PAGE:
Children with autism often have strong food preferences that lead to poor nutrition. You can help your child form good mealtime habits with these guidelines for healthy eating.

Healthy eating in childhood helps to set up good habits for life. This is especially important for children with autism spectrum disorder (ASD) who have an increased risk for excessive weight gain, selective eating and nutrient deficiencies.

Scheduling meals

To help your child with autism stay healthy, start with a regular meal and snack schedule. Most people—adults and children—need to eat every 2 ½ to 3 ½ hours. This schedule typically includes breakfast, lunch and dinner and two to three snacks. An average meal should last between 15 and 30 minutes, but not more than 45 minutes. This general timing helps to ensure that children are hungry for the next meal.

Fruits, veggies and other nutritious foods

Throughout each day, children should eat from all five major food groups, which include:

  • Fruits
  • Vegetables
  • Grains
  • Meats and beans (or other proteins)
  • Dairy

    Each of these food groups provides a different set of vitamins, minerals, and macronutrients like carbohydrates, proteins and fats. It’s OK if your child only eats a few foods in each food group, as long as those foods are consumed on a daily basis in a balanced way. The United States Department of Agriculture (USDA) has created the My Plate educational resource to help guide you in balancing your family’s diet. Following My Plate also helps you with appropriate portion sizes based on age.

    Try to include foods from three different food groups in each meal and foods from two different food groups in your child’s snacks. Ideally, one of these foods should always be a fruit or vegetable. It is also important to give your child the correct serving size. The nutrition facts panel on food labels can help you determine the recommended portion size. Many children with autism benefit from a visual schedule. Consider creating one for meal times.

    What to avoid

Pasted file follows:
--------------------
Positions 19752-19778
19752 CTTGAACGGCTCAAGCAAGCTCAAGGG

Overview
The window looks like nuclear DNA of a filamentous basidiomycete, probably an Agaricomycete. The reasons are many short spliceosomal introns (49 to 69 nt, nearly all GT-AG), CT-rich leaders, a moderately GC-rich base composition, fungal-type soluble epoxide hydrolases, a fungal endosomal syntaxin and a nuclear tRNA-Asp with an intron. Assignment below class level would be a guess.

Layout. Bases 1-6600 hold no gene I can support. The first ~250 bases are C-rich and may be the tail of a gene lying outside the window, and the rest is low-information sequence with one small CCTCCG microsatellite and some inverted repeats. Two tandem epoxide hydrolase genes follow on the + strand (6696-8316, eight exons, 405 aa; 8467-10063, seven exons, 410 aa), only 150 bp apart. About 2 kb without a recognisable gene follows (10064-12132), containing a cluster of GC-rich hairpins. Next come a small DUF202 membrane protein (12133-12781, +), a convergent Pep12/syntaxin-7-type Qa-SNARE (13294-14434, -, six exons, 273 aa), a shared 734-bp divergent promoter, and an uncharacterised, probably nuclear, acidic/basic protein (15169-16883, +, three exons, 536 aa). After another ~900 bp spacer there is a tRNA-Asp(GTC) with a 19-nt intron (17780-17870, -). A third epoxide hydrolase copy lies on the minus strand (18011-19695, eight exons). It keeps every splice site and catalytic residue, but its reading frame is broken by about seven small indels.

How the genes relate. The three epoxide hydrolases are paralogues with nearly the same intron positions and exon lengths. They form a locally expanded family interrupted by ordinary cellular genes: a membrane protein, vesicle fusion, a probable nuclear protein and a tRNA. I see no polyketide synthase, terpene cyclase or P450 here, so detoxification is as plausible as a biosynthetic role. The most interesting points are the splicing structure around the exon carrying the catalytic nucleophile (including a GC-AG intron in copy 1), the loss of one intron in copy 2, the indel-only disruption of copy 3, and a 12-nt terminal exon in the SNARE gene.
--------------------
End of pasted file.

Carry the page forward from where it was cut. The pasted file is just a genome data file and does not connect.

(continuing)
It is important to limit snacking between scheduled meals and snacks. Grazing, or eating small amounts of food throughout the day, isn’t healthy. At an identified meal or snack time, portion out the correct serving size and put it into an appropriate container, such as small bowl or baggie. Reducing grazing also means limiting access to sugar-sweetened beverages, such as juice and soda. Caloric drinks should only be offered as part of a meal. Limit juice to no more than 8 ounces a day, and avoid soda whenever possible.

    Establishing healthy eating patterns for children with autism helps set them up for better health outcomes through life. If you have concerns about your child’s nutrition, speak to a registered dietitian.


    We recognize that every child is unique and that the content of this article may not work for everyone. This content is general information and is not specific medical advice. We hope these tips will serve as a jumping-off point for finding the best approach to helping a child with autism. Always consult with a doctor or healthcare provider if you have any questions or concerns about the health of a child. In case of an urgent concern or emergency, call 911 or go to the nearest emergency department right away. Some physicians and affiliated healthcare professionals on the Children’s Healthcare of Atlanta team are independent providers and are not our employees.